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Student Profile: Lara Tokar

Warwick clearly put an emphasis on the students' own perception of literature and gave them great freedom to shape their degree towards what they are interested in.

Discover Lara's journey at Warwick and what led them to apply for BA English Literature.

How did you find out about Warwick?

If I'm being honest, I can't remember the first time I heard about Warwick. It was always a university I had been aware of due to its high reputation. When I first started looking into universities, at the beginning of 6th form, Warwick was one of the few I directly had an instinct to check. As soon as I read about the course online and looked at several module descriptions, Warwick quickly became my first choice.

Did you consider studying anywhere else? What made you choose Warwick?

Warwick's English Literature course was the main factor why I knew I wanted to study here. I found the content much more diverse compared to other universities in the UK and globally, featuring authors and stories from many different backgrounds be it nationality, ethnicity, generation, sexual-orientation wise etc. There is also the fact that Warwick's course covers more modern texts than some other universities. Although we also study the past, all the way from ancient epics to the medieval times, we also look at texts closer to the present day, even things such as music albums and graphic novels, and have many options to pursue an interest in more modern literature in the second and third years. I also noticed that Warwick clearly put an emphasis on the students' own perception of literature and gave them great freedom to shape their degree towards what they are interested in. Having only been here for about a month, I have seen that this is genuinely true. Even in the first year, where our modules are compulsory, we are being told about the possibility of writing our own essay questions later on in the year! Our own interpretation of texts is valued greatly and I appreciate that very much.When I also saw the possibility of getting a scholarship, I had no doubt that Warwick was my first choice university. This was encouraged by one of my A level English teachers who told me about how well-known Warwick was for its English department, upon hearing about the universities I intended to apply to.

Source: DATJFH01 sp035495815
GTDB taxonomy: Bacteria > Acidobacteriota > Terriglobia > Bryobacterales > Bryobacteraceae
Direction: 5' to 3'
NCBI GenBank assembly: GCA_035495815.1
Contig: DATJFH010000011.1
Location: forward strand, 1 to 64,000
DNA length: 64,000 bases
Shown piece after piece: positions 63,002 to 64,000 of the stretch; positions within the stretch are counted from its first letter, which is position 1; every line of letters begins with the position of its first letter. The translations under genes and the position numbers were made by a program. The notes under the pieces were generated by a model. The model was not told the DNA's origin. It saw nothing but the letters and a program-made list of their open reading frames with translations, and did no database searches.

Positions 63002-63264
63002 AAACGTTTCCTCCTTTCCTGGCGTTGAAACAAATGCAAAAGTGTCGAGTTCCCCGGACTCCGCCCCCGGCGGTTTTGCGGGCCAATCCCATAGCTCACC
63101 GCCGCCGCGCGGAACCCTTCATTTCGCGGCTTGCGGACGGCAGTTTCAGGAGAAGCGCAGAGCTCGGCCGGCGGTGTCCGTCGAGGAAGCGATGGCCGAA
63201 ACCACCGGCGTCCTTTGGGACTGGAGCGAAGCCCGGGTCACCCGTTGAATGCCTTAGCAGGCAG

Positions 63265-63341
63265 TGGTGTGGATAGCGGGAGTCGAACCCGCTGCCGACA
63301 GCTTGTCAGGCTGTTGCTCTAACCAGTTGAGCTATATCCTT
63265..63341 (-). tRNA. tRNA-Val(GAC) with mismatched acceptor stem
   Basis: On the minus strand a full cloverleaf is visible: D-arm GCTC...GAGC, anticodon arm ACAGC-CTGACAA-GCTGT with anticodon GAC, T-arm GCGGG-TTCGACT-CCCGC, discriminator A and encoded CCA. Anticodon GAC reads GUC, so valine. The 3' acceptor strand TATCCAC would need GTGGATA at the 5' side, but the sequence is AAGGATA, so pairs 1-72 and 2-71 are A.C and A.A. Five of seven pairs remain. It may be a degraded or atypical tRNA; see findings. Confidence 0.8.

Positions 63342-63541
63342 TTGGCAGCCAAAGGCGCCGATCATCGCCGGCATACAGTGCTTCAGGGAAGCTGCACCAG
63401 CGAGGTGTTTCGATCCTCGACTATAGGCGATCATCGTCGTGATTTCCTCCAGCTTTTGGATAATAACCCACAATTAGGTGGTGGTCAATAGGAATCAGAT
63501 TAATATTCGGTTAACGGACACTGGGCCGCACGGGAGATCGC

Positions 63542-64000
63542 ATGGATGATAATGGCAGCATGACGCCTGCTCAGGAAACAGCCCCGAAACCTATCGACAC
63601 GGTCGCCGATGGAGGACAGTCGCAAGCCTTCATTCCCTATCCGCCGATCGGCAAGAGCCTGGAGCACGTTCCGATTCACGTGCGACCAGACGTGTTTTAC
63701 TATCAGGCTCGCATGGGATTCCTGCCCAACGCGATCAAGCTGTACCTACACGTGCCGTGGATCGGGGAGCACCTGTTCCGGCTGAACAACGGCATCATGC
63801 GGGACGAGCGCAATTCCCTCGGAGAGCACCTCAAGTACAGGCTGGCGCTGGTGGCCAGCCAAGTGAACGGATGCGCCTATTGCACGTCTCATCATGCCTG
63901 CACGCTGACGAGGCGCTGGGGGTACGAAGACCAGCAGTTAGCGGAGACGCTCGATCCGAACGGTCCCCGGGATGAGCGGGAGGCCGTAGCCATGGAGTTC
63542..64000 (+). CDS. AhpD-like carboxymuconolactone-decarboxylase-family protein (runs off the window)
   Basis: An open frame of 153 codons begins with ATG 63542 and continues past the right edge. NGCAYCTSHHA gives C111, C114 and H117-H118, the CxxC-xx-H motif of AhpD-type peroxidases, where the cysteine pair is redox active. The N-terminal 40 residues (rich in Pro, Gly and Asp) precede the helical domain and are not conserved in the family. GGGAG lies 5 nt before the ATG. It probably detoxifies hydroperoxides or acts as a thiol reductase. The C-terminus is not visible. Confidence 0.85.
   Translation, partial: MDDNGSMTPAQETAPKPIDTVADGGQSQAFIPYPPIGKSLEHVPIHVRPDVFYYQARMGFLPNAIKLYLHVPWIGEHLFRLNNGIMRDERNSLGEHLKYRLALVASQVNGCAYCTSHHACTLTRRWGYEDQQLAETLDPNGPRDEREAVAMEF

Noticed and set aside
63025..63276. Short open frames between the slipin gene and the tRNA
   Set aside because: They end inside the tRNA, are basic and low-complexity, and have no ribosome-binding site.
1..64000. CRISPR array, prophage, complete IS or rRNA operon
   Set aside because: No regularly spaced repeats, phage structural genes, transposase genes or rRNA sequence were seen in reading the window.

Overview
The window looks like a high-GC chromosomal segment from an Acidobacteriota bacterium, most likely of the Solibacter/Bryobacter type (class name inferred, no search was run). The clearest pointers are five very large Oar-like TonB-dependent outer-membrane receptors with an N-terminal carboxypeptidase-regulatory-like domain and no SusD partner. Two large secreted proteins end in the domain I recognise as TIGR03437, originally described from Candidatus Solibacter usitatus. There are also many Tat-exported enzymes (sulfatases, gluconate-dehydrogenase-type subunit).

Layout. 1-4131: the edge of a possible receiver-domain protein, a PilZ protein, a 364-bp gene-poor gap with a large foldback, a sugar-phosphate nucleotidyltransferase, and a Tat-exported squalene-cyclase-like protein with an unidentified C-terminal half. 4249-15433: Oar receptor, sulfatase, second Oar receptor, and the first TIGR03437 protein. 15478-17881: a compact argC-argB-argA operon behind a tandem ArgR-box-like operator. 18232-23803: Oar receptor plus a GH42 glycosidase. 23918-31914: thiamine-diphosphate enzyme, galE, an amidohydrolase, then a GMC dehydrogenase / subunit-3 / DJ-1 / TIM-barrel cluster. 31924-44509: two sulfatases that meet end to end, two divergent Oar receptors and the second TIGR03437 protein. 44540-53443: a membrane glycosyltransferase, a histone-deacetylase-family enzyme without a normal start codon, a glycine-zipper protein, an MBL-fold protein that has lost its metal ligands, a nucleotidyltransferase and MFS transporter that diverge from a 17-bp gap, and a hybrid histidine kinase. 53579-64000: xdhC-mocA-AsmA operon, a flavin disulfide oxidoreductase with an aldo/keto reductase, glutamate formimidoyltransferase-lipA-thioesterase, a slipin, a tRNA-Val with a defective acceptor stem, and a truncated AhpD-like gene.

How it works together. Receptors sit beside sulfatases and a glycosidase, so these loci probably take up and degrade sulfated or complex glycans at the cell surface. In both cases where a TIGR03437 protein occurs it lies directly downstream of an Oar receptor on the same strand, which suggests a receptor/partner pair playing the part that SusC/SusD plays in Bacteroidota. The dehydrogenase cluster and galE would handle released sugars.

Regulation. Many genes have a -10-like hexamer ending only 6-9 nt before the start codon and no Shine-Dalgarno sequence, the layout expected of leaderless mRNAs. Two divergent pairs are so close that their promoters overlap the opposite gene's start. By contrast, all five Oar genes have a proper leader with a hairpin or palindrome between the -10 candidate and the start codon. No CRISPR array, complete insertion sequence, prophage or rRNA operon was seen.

How did you feel to be awarded a scholarship?

It's a feeling of pride I can't quite begin to describe. It was an extremely rewarding feeling, particularly because I wrote my application talking about my passion behind English Literature. Being awarded a scholarship to study the thing I love most, almost felt like a confirmation that I have made the right choices and this is truly what I'm supposed to be doing with my life. I'm a big believer in fate and things like that, unsurprising for a literature student. Additionally, the scholarship gave me the opportunity to study in the UK - I find being able to study English Literature in its origin country to be a blessing.

Who was the first person you told when you received the news about your scholarship and how did they react?

The first person I told was my father, who really wanted me to study in the UK as he had done so when he was younger and believed the UK's education system to be a very strong one. He was ecstatic when he heard the news, more than excited that his daughter was going to study not only in the UK but also in one of the most highly esteemed universities in the UK, studying what she's most passionate about.

How did you apply and did anyone help you with your application form and visa application?

My high school was quite helpful regarding the UCAS application process, I filled out my details with the help of the University Entry department. We were encouraged to start working on our personal statement the summer before applying to university, and I'm really glad to have taken that advice and starting early. My final year of high school was the busiest and it was great to be able to take time beforehand to focus on my personal statement and try out many different drafts. After a few attempts, it was easy to get what I wanted on paper. My focus was on depicting my passion for my field, and why I believed I was capable of undertaking this study.The application process for the scholarship wasn't particularly difficult for me, and I did it all on my own. All I had to do was answer some questions regarding how I came to my choice of degree, choice of university, plans for the future etc. Literature being what I love most in the world, I was able to answer the questions without difficulty.Out of the three, the visa application was the most tedious, there were many steps I needed to complete and many details I needed to provide meticulously. However, I was able to thoroughly fill it in all on my own, as well.